Germany, Australia, Japan, the U.S., and Papua New Guinea colonized and settled Bougainville Island because of its resources and placement in the Southwest Pacific. The island is named after Louis de Bougainville, a Frenchman who documented the island in 1765. Before WWI, Germany claimed the island and missionaries spread Christianity. Australia removed Germany during WWI and moved islanders into larger settlements to simplify supervision and assimilation. Later during WWII, Japanese forces took the island. The U.S. Military quickly removed Japan from Bougainville Island in 1944 because it was a strategic outpost for U.S. forces to safely go after bombing Japan. Until then there was nowhere U.S. forces could land before running out of fuel.

After WWII, Australia again took control over Bougainville Island. In the 1960s, copper and gold was found on the island, sparking conflict between Bougainville residents and mining companies. Bougainville Island gained independence from Australia as part of Papua New Guinea in 1975, but was then denied its own independence. In 1988, civil war began between Bougainville Island and Papuan New Guinea when the Bougainville Revolutionary Army started forcing mines to close. Peace talks began in 1997, but did not fully resolve the tensions.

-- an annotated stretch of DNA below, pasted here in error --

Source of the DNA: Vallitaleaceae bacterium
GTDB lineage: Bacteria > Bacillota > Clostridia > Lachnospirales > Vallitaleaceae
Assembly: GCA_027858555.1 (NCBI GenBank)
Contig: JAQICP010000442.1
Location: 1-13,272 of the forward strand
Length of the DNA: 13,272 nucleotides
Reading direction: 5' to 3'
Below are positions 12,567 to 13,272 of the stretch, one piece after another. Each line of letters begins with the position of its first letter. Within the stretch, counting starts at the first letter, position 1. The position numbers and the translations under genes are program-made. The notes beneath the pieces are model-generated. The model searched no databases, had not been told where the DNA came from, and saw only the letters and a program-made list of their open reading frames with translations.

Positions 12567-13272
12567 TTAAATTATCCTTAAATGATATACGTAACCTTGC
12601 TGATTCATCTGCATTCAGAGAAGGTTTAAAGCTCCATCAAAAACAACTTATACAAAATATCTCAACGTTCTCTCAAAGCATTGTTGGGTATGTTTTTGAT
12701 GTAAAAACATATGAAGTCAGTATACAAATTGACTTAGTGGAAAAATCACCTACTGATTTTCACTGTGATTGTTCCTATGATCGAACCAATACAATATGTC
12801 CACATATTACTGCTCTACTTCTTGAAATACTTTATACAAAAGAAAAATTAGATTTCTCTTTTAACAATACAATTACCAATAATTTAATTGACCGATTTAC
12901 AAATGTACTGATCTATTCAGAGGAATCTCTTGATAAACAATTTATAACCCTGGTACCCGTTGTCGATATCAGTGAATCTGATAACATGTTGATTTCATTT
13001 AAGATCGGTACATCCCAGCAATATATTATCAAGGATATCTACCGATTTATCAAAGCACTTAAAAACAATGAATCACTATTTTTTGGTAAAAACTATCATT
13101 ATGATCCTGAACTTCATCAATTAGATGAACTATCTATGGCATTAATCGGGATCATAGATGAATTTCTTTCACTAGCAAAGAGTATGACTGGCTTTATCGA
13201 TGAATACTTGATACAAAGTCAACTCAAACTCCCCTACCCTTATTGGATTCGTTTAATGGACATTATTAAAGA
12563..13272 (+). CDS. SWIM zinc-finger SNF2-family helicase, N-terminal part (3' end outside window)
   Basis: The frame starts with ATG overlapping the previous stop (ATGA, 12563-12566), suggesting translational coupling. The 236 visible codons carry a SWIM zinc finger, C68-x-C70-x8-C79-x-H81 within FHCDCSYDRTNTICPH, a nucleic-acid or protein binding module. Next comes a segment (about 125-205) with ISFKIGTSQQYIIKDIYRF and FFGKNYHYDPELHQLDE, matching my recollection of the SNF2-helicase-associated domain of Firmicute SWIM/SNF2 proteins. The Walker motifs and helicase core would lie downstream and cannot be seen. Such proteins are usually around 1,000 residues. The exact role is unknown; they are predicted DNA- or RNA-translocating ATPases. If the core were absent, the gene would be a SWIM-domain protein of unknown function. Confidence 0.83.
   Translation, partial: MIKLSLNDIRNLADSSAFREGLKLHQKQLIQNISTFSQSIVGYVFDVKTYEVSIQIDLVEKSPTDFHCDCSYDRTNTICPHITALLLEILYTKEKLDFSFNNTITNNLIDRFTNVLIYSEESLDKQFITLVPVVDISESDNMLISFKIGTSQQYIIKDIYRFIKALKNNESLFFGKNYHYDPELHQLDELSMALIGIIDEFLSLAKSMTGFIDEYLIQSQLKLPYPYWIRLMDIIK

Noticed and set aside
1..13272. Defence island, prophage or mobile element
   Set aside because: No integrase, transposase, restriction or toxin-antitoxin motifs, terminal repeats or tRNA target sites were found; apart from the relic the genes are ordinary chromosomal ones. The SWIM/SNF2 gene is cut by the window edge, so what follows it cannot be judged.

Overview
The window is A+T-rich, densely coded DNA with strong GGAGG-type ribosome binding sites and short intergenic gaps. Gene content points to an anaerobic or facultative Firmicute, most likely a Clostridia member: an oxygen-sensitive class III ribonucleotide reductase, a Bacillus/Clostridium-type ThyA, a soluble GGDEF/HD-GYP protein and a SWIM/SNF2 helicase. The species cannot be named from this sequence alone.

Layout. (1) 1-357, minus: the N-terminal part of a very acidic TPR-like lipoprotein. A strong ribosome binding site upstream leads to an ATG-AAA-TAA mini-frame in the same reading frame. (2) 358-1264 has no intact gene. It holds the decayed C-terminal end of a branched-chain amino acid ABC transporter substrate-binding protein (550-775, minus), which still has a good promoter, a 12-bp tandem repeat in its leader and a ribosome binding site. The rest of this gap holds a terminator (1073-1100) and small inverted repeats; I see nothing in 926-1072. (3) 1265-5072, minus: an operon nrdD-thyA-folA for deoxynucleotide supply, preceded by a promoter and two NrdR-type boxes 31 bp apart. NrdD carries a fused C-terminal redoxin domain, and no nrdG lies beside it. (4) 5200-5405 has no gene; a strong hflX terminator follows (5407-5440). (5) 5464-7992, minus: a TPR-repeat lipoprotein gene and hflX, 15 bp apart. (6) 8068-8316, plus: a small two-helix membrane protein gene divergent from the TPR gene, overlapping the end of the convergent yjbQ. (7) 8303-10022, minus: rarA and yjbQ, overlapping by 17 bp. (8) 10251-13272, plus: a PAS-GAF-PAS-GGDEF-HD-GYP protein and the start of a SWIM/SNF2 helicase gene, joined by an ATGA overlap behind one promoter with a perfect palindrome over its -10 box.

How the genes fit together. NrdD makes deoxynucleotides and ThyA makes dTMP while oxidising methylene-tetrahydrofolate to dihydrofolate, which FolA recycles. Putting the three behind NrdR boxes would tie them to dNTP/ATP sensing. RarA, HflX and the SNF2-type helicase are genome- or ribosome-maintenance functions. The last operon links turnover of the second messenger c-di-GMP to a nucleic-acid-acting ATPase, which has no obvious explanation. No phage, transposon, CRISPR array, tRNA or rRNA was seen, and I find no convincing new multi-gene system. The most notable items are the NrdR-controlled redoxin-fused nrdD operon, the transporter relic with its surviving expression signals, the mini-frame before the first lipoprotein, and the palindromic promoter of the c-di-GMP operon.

Between November 23rd and December 7th of 2019, the island hosted the 2019 Bougainvillean Independence Referendum. The referendum questioned whether there should be greater autonomy within Papua New Guinea or full independence. The results were overwhelmingly for independence (98.31%). In 2021 leaders from Papua New Guinea and Bougainville Island agreed that Bougainville will gain full independence from Papua New Guinea by 2027 and become the world's newest nation.